19 Urban Questions: Teaching in the City

By Shirley R. Steinberg; Joe L. Kincheloe | Go to book overview

CHAPTER FIVE

What Is the Role of
Counseling in Urban
Schools?

David Forbes

The role of the urban school counselor today is to promote the whole development of all school community members as well as that of the school community itself. By whole development I mean not only the advancement of cognitive, intellectual, and academic abilities but also emotional, moral, social, spiritual, physical, and aesthetic ones. All community members means teachers, administrators, parents, and staff as well as every student. And by school community I mean the entire school culture as a living organism, including the quality of its relationships.

This holistic, compassionate counseling replaces the kind whereby counselors' primary function was to process students as raw material for future economic competition and bureaucratic efficiency, accommodating the employment needs of the market or the government. Schools too often have served to reproduce existing class relations. Given that calculus, with the loss of manufacturing jobs and the need for fewer and highly skilled workers, millions of urban working-class and poor students become relegated to the trash heap. Devalued and neglected, they are left with poor-quality public education that contributes to illiteracy, attrition, and despair. Today, however, it is no longer acceptable, if it ever was, to treat education and students as commodities instead of intrinsically valuable ends (see Miller, 1997). Counselors in urban schools no longer can afford to play the role of functionaries in an indifferent education bureaucracy that shortchanges the people it is supposed to educate. It is wisdom that enables the counselor to see the greater needs of the members of the school community and compassion that

-69-

Notes for this page

Add a new note
If you are trying to select text to create highlights or citations, remember that you must now click or tap on the first word, and then click or tap on the last word.
One moment ...
Default project is now your active project.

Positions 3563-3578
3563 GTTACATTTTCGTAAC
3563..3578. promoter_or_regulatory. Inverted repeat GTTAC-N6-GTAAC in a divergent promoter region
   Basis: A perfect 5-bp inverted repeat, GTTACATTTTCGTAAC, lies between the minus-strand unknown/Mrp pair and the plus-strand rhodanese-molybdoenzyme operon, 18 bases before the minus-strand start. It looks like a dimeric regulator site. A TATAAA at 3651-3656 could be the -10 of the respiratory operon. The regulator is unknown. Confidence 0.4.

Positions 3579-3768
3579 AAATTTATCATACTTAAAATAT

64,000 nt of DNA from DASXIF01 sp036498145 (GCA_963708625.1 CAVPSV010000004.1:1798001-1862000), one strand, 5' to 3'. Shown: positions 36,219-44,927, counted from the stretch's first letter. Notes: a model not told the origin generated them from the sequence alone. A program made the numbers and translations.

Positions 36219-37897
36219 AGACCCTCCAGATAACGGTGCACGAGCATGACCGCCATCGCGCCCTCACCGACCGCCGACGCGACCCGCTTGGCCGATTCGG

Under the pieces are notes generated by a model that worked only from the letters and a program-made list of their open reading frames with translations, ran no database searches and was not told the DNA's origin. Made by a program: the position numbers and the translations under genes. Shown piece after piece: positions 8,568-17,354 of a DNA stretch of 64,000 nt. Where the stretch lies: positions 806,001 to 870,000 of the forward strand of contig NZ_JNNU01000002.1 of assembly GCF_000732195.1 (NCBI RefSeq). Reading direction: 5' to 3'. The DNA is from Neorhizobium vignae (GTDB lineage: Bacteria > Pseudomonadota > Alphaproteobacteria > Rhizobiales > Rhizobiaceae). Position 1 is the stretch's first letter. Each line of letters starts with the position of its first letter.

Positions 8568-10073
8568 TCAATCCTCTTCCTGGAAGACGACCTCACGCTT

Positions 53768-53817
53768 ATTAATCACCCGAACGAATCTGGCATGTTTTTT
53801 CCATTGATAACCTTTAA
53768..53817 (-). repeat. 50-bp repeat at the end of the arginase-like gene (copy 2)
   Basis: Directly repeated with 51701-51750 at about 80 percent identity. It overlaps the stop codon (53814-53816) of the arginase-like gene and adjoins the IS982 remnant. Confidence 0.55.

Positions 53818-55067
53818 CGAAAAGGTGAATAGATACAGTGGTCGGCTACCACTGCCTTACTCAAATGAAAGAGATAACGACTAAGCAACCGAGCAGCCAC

Project items
Notes
Cite this page

Cited page

Style
Citations are available only to our active members.
Buy instant access to cite pages or passages in MLA 8, MLA 7, APA and Chicago citation styles.

(Einhorn, 1992, p. 25)

(Einhorn 25)

(Einhorn 25)

1. Lois J. Einhorn, Abraham Lincoln, the Orator: Penetrating the Lincoln Legend (Westport, CT: Greenwood Press, 1992), 25, http://www.questia.com/read/27419298.

Note: primary sources have slightly different requirements for citation. Please see these guidelines for more information.

Cited page

Bookmark this page
19 Urban Questions: Teaching in the City
Table of contents

Table of contents

Settings

Settings

Typeface
Text size Smaller Larger Reset View mode
Search within

Search within this book

Look up

Look up a word

  • Dictionary
  • Thesaurus
Please submit a word or phrase above.
Print this page

Print this page

Why can't I print more than one page at a time?

Help
Full screen
Items saved from this book
  • Bookmarks
  • Highlights & Notes
  • Citations
/ 296

matching results for page

    Questia reader help

    How to highlight and cite specific passages

    1. Click or tap the first word you want to select.
    2. Click or tap the last word you want to select, and you’ll see everything in between get selected.
    3. You’ll then get a menu of options like creating a highlight or a citation from that passage of text.

    OK, got it!

    Cited passage

    Style
    Citations are available only to our active members.
    Buy instant access to cite pages or passages in MLA 8, MLA 7, APA and Chicago citation styles.

    "Portraying himself as an honest, ordinary person helped Lincoln identify with his audiences." (Einhorn, 1992, p. 25).

    "Portraying himself as an honest, ordinary person helped Lincoln identify with his audiences." (Einhorn 25)

    "Portraying himself as an honest, ordinary person helped Lincoln identify with his audiences." (Einhorn 25)

    "Portraying himself as an honest, ordinary person helped Lincoln identify with his audiences."1

    1. Lois J. Einhorn, Abraham Lincoln, the Orator: Penetrating the Lincoln Legend (Westport, CT: Greenwood Press, 1992), 25, http://www.questia.com/read/27419298.

    Cited passage

    Thanks for trying Questia!

    Please continue trying out our research tools, but please note, full functionality is available only to our active members.

    Your work will be lost once you leave this Web page.

    Buy instant access to save your work.

    Already a member? Log in now.

    Search by... Author
    Show... All Results Primary Sources Peer-reviewed

    Oops!

    An unknown error has occurred. Please click the button below to reload the page. If the problem persists, please try again in a little while.